Personal finance blogger Monse M., 33, wishes she'd understood earlier the importance of financial literacy.
Not for herself, but for her family.
She regrets not realizing sooner that she was on track to quickly make more than her parents, who were born in Mexico. "The earlier you begin to gain financial literacy, the sooner you could help your parents," said Monse, who is also a diversity brand strategy manager at a social media firm in Chicago.
Monse, creator of blog Happy Money Happy Life, doesn't mean actual financial help but sharing valuable skills on navigating the world of saving, investing and making smart money choices.
Family dynamics play a big role in how people talk to their parents about money. But the children of those who come to the U.S. for opportunity are more likely to be college-educated and earn more than their parents, according to the U.S. Census Bureau.
Immigrants make up slightly more than a quarter of the U.S. population, or 90 million people. That figure includes their children born in the U.S.
"It can be difficult for a child who's done better than their parents to teach without offending them," said Bola Sokunbi, a certified financial education instructor and author of Clever Girl Finance.
Worrying about your parents' financial future adds even more stress. "Is the expectation you're going to take care of your parents?" asked Sokunbi. "Do you want to, or not want to do this?"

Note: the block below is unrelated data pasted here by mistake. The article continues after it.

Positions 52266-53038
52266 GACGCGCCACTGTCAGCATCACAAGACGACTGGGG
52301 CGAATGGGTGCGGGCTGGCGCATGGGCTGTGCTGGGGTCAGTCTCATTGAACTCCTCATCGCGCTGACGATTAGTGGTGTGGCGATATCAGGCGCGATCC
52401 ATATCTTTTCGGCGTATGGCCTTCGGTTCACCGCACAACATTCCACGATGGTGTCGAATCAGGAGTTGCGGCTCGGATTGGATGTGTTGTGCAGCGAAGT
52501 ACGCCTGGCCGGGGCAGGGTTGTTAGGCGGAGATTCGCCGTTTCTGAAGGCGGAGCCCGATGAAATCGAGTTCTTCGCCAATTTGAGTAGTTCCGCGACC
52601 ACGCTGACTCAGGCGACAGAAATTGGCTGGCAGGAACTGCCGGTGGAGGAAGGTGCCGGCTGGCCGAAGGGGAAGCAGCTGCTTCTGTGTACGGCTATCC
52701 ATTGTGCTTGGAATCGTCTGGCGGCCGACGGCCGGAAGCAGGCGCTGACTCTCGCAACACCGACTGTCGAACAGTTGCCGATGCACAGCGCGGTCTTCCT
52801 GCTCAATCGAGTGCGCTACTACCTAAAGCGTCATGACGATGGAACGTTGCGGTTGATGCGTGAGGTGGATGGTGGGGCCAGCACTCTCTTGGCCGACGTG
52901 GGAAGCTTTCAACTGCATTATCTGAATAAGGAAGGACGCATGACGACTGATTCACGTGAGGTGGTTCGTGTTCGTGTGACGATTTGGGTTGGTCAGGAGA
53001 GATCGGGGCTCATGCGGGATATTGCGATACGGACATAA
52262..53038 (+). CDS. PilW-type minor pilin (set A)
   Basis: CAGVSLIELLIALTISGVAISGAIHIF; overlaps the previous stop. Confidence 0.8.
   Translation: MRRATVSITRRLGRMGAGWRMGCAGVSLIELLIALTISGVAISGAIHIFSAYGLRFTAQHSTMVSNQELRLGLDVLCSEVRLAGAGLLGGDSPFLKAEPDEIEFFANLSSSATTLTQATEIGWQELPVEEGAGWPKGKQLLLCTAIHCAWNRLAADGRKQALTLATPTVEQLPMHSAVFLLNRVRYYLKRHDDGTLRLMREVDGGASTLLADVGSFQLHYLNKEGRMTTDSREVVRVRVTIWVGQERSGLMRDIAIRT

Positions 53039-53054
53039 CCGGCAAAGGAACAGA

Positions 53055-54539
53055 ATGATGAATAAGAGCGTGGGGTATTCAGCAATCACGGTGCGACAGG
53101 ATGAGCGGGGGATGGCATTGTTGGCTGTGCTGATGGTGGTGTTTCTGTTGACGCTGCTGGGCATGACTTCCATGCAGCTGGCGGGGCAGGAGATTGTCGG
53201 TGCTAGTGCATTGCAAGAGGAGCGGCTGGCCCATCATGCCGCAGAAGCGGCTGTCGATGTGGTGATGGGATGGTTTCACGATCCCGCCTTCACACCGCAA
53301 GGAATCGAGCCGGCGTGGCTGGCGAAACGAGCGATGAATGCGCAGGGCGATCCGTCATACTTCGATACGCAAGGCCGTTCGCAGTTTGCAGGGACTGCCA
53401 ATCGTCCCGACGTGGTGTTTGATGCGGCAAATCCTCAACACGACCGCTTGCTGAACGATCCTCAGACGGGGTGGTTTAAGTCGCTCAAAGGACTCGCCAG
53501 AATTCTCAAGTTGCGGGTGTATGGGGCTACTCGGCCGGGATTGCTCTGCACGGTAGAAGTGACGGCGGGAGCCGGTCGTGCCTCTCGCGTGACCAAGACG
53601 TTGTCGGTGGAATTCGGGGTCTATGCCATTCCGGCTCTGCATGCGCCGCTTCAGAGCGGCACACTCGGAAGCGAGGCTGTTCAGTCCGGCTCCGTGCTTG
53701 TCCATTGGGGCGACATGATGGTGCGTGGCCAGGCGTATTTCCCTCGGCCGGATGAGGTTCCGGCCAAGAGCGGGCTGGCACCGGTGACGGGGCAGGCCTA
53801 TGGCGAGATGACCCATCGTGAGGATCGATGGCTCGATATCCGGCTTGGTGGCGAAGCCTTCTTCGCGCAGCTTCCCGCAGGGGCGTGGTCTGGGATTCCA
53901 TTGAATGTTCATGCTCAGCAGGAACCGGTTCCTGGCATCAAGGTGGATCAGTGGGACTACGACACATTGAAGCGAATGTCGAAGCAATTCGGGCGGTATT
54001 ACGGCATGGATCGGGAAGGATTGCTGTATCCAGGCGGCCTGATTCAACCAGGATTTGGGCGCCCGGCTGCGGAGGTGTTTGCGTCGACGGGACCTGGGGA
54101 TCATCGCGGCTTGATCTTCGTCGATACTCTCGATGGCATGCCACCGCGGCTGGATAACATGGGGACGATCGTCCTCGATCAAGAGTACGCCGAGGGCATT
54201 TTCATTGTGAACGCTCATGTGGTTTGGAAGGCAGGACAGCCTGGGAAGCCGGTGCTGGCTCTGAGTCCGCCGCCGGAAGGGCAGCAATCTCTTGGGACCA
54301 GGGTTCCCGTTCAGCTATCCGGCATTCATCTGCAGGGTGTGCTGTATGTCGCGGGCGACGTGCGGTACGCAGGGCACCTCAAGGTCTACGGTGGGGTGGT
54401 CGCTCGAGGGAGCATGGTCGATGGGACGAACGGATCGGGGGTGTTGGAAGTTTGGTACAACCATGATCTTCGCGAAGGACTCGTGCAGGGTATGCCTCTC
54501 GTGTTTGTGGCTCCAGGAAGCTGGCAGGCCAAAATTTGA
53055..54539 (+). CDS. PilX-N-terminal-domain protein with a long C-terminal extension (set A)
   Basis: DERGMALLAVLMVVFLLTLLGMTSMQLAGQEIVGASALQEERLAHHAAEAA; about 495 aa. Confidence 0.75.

It's hard to tell members of an older generation what to do with their money, says Ivory Johnson, a certified financial planner and founder of Delancey Wealth Management in Washington, D.C. Instead, he says, you might use your own financial moves as an example.
For Sokunbi, meanwhile, "it's personal."
As the child of Nigerian immigrants, she understands the importance her culture places on children taking care of their parents. "It doesn't matter how much your parents have or don't have," she said. "You would still make the offer to help."
Even if your parents turn down the assistance, it's still important to talk about it, she says.
Monse M. has several firsts to her credit. She was the first in her family to attend college and to work as a professional. The daughter of immigrants, she is a second-generation American, the first to be born in the U.S.
And she was the first to become competent in personal finance. After graduating college, Monse began working as a media buyer and quickly saw that the methods she used to manage a $25 million budget could work in her own life with far smaller amounts of money. It was the beginning of learning about compound interest, investing, the importance of saving and setting goals.
After a couple of years she was earning $50,000 — an amount her parents had never surpassed. As she picked up knowledge, she started helping her family, who weren't as sophisticated at navigating the system.